In Modi’s India, Indira doctrine is evident in that, the power of the United States is being applied in the region after the USA recognized Indian predominance in the area. Excess United States involvement would be tantamount to negating the Indira doctrine. Initially, Modi tried reviving the troubled India-Pakistan relations; the attempts ceased when there was cross-border non-state party (terrorist) attacks in Pathankot and Uri in Kashmir. Modi canceled the 2016 SAARC summit in Islamabad with Afghanistan, Bangladesh, and Bhutan following India.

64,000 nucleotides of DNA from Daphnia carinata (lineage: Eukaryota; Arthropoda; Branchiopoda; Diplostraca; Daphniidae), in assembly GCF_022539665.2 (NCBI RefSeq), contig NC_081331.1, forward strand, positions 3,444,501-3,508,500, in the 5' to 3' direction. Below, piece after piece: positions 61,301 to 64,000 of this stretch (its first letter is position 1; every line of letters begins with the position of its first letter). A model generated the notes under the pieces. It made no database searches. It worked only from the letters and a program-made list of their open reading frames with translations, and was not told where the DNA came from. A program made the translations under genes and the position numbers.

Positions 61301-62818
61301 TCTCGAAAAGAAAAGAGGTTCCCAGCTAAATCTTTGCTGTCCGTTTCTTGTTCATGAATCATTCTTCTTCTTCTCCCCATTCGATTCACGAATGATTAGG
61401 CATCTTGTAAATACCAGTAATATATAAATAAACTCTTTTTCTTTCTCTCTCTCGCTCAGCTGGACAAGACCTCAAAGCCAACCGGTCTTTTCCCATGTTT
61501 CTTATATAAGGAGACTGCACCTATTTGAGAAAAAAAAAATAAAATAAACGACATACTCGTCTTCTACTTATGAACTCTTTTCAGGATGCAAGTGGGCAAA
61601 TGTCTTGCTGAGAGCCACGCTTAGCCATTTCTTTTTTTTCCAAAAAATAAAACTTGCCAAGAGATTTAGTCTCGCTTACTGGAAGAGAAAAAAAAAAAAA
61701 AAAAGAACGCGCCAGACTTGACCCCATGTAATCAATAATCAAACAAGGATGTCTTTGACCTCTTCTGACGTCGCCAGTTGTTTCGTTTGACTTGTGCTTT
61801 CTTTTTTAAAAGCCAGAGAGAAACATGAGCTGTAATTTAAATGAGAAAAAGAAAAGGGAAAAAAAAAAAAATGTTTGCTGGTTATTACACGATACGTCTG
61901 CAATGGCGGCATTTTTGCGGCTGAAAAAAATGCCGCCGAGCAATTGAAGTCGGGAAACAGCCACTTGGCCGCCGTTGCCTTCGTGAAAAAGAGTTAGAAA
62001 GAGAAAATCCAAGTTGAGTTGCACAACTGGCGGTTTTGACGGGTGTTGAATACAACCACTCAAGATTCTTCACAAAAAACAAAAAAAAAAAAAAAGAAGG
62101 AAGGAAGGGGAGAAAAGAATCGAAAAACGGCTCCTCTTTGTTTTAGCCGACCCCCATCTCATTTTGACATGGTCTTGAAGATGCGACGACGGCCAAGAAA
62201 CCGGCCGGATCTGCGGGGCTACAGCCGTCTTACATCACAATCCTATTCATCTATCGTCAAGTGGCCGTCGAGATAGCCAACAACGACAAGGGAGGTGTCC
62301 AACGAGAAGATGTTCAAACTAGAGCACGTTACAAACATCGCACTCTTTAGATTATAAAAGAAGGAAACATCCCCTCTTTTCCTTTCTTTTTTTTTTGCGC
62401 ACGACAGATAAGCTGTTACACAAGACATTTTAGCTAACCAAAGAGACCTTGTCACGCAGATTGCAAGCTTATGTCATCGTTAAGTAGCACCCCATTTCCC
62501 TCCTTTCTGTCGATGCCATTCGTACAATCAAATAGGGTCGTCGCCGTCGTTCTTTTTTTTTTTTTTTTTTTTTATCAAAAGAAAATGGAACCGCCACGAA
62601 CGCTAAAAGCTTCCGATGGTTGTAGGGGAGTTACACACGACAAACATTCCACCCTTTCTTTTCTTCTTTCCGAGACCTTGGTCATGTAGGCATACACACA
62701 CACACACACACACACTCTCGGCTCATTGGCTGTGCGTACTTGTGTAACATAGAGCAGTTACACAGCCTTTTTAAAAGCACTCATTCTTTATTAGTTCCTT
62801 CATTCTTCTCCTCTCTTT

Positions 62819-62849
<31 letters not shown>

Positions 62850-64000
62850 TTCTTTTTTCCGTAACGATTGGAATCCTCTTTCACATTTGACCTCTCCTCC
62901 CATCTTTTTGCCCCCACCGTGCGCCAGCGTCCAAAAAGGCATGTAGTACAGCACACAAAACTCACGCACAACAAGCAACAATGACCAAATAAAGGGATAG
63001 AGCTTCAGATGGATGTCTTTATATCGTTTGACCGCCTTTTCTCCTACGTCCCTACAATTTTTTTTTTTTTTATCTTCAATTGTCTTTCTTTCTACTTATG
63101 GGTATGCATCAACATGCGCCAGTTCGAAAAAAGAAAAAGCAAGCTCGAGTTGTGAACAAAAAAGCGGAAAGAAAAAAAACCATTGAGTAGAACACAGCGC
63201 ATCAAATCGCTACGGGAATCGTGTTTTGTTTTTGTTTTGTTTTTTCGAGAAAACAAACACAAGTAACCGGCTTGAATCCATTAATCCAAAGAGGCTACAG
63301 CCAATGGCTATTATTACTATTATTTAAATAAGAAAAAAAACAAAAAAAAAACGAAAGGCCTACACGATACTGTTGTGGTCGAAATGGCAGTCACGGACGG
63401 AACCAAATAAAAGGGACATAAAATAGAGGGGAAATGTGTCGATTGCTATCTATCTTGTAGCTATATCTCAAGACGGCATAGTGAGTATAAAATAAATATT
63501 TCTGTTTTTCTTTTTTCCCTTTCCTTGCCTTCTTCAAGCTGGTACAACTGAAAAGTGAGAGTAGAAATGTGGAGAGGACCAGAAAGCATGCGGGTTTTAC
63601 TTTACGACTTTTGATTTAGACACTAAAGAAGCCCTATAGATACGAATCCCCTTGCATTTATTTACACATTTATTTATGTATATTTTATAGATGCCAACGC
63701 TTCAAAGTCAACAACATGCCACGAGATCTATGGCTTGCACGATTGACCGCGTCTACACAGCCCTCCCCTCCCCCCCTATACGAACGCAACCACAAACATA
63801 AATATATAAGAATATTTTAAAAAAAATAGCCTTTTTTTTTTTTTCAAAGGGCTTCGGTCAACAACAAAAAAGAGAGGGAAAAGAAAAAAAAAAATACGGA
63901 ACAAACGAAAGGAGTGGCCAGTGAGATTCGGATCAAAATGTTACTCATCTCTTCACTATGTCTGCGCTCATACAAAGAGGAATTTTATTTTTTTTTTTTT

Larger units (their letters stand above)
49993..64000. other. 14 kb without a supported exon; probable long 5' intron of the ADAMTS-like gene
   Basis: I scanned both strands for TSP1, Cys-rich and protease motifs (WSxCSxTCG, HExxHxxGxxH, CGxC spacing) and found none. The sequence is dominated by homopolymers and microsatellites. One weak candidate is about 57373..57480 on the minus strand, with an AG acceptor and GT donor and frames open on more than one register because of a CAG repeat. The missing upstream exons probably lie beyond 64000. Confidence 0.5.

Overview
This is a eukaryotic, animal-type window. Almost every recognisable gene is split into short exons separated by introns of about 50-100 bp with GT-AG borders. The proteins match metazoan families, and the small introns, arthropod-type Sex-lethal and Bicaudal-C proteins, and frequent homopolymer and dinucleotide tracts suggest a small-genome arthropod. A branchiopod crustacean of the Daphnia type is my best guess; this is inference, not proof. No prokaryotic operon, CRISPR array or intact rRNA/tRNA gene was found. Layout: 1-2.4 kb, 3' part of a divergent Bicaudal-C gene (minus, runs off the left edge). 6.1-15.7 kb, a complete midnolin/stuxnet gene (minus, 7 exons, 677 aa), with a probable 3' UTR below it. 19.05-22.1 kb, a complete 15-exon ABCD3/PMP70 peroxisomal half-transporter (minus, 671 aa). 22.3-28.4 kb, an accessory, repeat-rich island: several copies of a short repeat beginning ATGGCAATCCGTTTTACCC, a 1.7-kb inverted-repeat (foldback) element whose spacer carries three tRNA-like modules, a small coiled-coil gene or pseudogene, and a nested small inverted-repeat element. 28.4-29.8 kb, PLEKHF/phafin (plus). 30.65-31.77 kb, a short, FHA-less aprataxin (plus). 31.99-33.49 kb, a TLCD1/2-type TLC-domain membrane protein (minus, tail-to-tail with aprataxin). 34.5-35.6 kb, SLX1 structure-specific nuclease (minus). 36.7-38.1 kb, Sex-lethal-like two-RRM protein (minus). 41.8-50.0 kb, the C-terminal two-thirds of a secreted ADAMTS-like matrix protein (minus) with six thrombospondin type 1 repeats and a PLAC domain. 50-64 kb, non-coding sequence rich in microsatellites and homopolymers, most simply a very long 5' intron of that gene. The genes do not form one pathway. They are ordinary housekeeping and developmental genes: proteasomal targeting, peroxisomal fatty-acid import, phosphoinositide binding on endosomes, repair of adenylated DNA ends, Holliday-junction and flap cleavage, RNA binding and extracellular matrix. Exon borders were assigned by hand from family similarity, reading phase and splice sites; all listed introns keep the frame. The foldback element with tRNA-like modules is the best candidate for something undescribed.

One can state, the future of SAARC and any fruitful inter-state dialogue is doomed to failure. India’s founding elites believed South Asia is central to their external relations in which India needs to be a vital player in the region vis a vis the world. This evolved from the ancient philosopher’s views and is a consistent pillar of India’s foreign policy. The elites believe India is the socio cultural and economic center in South Asia and a dominant power. India would like to see the world powers like China, the United States, and the West to recognize this dominance just as is expected from her neighbors.